While environmental contamination often is associated with industrial sites, dry cleaners—a staple of retail centers—sometimes have their own dirty laundry to air. Cleaning up dry cleaning solvent that has contaminated groundwater aquifers can cost millions of dollars. When the dry cleaning operator doesn’t have the insurance or assets to pay for the cleanup, the property owner often is liable, with costs that easily can exceed the equity in a retail center.
Approximately 35,000 retail dry cleaners operate in the United States, according to the Silver Spring, Maryland-based International Fabricare Institute (IFI). That figure doesn’t even include the larger number of former operations. While comprehensive statistics aren’t available, an Arcadis Geraghty & Miller survey of insurers estimates that more than 70 percent of past and present dry cleaners accidentally or intentionally have released chemicals into the soil or groundwater, and the cleanup costs range from tens of thousands of dollars to several million dollars, averaging about $500,000 per cleanup.
As a result, some retail property owners and managers now refuse to lease to dry cleaners with on-site plants and avoid other potentially environmentally hazardous tenants, including photo-processing shops and gasoline service stations. To be sure, many operators of these facilities handle and dispose of their chemicals in full compliance with state and federal laws and regulations. Moreover, dry cleaning equipment technology and hazardous waste handling have improved substantially in the last 10 years, so that releases are less common.
Some operators intentionally have discharged waste dry cleaning solvent—tetrachloroethylene, also known as perchloroethylene, PCE, or perc—or separator or filter rinse water into landscaping or storm water drains. But a surprising number of chemical releases into the soil and groundwater have occurred unintentionally from the leaking sanitary sewer lines (which flow to wastewater treatment plants) into which many operators legally discharged their waste. Many of these releases occurred years or even decades ago when such disposal was standard practice and was legal. Today, the legal question is whether municipalities share some of the legal responsibility for cleanup of leakage from sewers that they own under city streets. Either way, the property owner often ends up liable, because many cleanups result from operations that no longer are in business or operations that have insufficient assets to cover the cleanup liability.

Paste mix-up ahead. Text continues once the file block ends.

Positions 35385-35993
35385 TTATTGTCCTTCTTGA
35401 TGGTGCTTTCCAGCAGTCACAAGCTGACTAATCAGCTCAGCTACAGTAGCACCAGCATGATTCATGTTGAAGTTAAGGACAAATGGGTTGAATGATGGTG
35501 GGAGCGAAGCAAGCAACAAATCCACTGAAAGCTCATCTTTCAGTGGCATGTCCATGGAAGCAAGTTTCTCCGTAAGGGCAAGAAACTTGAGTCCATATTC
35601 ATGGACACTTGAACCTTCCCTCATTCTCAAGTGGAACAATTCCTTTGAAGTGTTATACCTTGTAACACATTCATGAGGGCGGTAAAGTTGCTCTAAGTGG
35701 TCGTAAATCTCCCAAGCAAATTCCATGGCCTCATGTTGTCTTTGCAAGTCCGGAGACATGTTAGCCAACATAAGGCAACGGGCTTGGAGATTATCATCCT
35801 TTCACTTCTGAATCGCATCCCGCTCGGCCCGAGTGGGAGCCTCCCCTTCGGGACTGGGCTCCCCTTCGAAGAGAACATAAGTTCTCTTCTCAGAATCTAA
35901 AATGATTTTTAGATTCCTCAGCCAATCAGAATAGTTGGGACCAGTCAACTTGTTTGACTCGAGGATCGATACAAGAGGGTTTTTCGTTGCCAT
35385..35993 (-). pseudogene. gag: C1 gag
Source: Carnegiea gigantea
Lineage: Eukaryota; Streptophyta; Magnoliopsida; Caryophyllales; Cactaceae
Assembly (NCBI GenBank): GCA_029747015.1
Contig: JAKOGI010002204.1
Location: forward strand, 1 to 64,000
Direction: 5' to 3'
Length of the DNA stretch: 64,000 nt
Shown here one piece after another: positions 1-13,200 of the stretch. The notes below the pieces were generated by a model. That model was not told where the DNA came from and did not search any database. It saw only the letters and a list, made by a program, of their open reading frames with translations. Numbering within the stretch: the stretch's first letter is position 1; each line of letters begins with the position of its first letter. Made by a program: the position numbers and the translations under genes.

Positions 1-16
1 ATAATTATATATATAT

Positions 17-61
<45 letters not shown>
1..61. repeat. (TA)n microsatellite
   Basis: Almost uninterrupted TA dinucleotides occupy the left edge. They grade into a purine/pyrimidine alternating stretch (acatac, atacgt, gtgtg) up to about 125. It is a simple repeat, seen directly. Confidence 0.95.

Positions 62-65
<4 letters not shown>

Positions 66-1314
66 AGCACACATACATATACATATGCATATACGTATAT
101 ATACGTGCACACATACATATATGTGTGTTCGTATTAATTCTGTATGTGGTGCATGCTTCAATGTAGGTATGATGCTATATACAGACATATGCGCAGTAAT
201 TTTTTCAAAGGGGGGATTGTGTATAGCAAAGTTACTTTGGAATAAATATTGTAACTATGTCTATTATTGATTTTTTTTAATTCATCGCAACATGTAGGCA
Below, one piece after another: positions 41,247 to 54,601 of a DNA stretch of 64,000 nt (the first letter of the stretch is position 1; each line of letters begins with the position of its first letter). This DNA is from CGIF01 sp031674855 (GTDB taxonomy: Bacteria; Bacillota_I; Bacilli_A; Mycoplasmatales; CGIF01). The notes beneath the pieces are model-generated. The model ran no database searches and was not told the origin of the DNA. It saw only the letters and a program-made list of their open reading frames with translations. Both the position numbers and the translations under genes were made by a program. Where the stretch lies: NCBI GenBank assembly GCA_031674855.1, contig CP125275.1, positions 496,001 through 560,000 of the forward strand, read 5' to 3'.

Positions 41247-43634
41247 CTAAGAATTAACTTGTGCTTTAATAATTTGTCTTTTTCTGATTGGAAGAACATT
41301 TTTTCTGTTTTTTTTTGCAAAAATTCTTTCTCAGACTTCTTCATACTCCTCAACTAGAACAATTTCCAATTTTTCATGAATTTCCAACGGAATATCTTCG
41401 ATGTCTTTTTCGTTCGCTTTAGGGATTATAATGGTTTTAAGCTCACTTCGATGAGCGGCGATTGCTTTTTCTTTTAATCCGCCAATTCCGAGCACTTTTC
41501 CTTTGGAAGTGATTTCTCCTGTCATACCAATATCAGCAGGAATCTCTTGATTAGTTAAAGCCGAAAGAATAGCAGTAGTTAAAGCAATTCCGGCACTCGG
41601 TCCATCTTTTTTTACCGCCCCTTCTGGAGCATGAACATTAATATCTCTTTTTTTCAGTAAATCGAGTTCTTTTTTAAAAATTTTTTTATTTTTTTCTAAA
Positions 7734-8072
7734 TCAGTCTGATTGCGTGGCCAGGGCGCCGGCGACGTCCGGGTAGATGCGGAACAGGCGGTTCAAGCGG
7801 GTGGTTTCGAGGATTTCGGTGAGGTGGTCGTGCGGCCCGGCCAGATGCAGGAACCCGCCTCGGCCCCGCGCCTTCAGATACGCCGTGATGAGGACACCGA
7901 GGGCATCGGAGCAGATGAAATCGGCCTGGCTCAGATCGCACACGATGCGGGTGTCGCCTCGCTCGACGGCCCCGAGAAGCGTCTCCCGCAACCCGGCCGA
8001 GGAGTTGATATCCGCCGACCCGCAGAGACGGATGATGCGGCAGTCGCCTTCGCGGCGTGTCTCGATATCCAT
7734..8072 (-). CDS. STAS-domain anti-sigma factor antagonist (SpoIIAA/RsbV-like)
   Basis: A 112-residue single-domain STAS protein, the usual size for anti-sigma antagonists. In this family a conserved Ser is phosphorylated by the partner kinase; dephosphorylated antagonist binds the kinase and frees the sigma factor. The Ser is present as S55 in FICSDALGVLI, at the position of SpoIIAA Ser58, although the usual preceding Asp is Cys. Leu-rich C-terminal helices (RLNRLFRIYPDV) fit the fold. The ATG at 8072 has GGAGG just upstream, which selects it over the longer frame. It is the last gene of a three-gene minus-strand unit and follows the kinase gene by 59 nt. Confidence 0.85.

This liability leaves many property owners, managers, and brokers looking for new options. Recently, a variety of solutions, including state cleanup funds, guaranteed cleanups, insurance, and technology, have emerged.
Turning Fear into Opportunity
In addition to the retail property owners who won’t accept dry cleaners as tenants (some accept dry cleaning drop-off storefronts as long as the actual cleaning process is performed elsewhere), some retail property owners with current or former dry cleaners have been reluctant to sell their properties for fear that the buyers’ environmental due diligence will uncover contamination. For the same reason, many retail property buyers, lenders, and brokers shy away from these properties.
Yet several viable solutions are allowing contaminated-real estate transactions to occur, giving a competitive advantage to those who consider them.
For instance, in response to the problem of groundwater contamination from dry cleaners, several states—including Arizona, Connecticut, Florida, Illinois, Kansas, Minnesota, North Carolina, Oregon, South Carolina, and Tennessee—have set up cleanup funds that are funded through a PCE tax.
In addition, in response to the need for certainty about cleanup costs, some environmental consulting firms now offer guaranteed fixed-price cleanup contracts, taking on the cleanup risk at an early stage in the groundwater investigation process.
Environmental insurance policies have evolved over the last three years to provide viable solutions, control costs, and transfer liability. American International Group, Zurich, ECS/Reliance, United Capital, and Kemper Environmental are among the insurance companies that provide environmental policies for future releases, undiscovered contamination, third-party liability, and protection against cleanup cost overruns.
These risks usually are divided into two basic types of insurance policies: "cost cap" or "stop loss" policies cover the cleanup of known contamination, while "property transfer liability" policies cover undiscovered and future contamination.